“I feel in love with it straight away and now they can't get rid of us,” laughs Dale, who first joined GalGael as a Journey On participant in the winter of 2014 and continues to volunteer there six months after completing the course.
“Everybody gets along with everyone,” says the 21-year-old. “All the people just make you feel welcome, and the staff are brilliant.”
Dale himself entered the care system when he was only twelve months old. His mother was unable to look after him while she struggled with alcoholism. “A lot of the people who come here have been through the exact same. Not many of them stayed with their mum growing up. Some have had it rougher, some have had it easier but we all know what we've been through in our lives and we're all in the same boat.”
He explains: “I've learnt about working with people from different backgrounds – some are alcoholics, some are ex-drug users, some are from different countries. It's a mixed environment.”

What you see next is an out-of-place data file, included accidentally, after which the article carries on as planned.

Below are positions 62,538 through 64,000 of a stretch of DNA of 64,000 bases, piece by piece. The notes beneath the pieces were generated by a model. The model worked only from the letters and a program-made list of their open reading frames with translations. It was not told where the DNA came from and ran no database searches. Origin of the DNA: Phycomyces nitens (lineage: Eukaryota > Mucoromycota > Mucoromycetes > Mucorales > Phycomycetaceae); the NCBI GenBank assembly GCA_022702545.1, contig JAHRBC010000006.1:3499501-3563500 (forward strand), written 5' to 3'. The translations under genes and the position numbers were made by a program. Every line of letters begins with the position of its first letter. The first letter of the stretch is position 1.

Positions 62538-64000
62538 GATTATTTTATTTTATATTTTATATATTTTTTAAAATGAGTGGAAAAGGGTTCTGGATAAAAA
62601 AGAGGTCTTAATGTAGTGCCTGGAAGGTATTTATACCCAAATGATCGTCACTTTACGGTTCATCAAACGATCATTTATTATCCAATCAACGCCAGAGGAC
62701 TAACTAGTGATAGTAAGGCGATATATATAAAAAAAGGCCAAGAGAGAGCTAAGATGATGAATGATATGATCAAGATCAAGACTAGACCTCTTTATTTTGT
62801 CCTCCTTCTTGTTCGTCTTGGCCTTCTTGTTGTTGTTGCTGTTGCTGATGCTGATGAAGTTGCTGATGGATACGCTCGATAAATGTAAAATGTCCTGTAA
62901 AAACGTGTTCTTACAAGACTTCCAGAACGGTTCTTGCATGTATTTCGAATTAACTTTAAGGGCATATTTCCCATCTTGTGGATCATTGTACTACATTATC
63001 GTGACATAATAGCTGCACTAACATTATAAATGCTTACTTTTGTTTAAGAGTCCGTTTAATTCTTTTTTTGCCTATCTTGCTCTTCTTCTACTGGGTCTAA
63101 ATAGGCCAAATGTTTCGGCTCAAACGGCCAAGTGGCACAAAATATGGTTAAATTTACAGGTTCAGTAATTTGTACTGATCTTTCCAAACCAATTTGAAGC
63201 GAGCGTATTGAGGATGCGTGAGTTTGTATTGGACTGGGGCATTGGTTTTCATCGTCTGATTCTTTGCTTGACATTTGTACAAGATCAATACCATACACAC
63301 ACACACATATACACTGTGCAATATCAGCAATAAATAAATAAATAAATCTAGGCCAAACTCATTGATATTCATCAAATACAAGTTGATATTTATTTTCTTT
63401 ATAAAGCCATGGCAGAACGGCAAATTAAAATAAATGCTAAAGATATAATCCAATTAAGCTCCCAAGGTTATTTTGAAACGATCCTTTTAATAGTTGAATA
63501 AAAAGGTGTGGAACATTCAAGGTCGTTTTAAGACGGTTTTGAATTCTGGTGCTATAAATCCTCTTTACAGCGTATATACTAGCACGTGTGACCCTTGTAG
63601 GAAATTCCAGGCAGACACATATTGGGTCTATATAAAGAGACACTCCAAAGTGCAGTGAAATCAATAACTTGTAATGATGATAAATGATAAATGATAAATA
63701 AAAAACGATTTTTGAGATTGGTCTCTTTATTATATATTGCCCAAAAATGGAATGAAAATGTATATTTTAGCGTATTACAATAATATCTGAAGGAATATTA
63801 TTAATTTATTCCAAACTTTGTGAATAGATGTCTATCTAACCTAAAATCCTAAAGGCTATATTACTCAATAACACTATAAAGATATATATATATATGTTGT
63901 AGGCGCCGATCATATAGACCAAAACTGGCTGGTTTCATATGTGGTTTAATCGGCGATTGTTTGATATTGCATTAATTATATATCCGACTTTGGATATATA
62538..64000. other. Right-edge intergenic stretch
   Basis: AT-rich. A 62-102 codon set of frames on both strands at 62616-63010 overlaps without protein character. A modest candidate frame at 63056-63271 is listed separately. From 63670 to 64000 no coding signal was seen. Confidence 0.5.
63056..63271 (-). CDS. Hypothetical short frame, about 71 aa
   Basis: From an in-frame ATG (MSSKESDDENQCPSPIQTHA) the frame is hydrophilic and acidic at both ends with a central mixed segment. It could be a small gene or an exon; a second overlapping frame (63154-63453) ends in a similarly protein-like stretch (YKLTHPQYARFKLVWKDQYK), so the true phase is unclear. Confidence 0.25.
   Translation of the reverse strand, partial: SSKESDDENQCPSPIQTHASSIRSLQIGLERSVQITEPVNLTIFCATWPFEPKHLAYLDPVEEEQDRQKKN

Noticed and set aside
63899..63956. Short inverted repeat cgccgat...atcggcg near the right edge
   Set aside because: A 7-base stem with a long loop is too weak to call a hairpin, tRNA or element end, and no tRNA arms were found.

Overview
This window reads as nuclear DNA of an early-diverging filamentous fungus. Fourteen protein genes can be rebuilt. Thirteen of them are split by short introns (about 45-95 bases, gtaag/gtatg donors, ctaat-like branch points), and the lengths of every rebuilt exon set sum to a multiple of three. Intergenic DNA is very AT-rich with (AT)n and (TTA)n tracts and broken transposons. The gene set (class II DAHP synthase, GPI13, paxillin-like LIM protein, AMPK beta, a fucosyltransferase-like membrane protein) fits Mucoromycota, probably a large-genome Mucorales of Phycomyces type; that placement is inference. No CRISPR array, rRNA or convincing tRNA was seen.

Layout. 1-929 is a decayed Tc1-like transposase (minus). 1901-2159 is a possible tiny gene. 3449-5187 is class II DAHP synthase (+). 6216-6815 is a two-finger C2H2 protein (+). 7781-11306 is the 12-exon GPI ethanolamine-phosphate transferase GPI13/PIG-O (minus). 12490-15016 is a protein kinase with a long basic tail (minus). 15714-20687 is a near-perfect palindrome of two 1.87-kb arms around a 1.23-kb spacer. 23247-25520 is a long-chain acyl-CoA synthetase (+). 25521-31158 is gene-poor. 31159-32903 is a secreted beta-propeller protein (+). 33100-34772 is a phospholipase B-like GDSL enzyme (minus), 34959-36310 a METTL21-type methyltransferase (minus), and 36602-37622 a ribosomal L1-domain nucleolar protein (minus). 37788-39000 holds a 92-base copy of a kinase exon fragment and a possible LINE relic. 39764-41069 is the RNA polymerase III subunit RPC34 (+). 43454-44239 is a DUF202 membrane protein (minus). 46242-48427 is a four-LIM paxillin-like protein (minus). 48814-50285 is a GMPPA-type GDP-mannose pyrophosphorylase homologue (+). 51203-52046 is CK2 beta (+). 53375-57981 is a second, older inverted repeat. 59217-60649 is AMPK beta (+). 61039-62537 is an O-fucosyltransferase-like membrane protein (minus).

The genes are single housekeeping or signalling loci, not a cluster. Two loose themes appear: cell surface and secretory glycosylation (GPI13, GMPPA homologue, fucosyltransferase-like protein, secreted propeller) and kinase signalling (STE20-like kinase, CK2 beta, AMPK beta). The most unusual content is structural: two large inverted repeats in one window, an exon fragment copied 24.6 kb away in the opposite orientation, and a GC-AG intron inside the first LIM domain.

Dale, who was born in Glasgow's south side but was moved to a care home in Clackmannan as a teenager, talks about the difficulties of managing on his own when he left care. He returned Glasgow and had his own tenancy from the age of 16, struggling to budget for food and utilities.
“I got there in the end but I did go through rough spells”. Dale says that he fell in with the wrong crowd, and got involved with gang fighting around the Gorbals and Calton. “But I wanted a life for myself, not stuck in a jail looking at four walls all day. Work – that's what I wanted.”
When he was 17 he started a mechanics apprenticeship: “It was a bit iffy at first because I'd never worked before and if you didn't something wrong you got told about it! But you got into the habit.”
But it is working at GalGael that has really captured Dale's imagination: “I like working with my hands, I like grafting, and when they told me about this – you can go on the work benches, you can work on things that have been commissioned, you can go outside to the timber yard - it's endless the different stuff you can do”.
Everybody gets a say at GalGael, he adds. “There's a morning check-in where you talk about what's happening and any ideas people have: who is looking after the Journey On participants, what commissions are on, if there's a tour happening. Everybody discusses it.”
The most important thing that he has learnt from his time at GalGael is that, no matter how different people are, you can still get on with them. “At the end of the day they're another human being and they are here to better themselves as much as I am. These are friends for life I'd say.”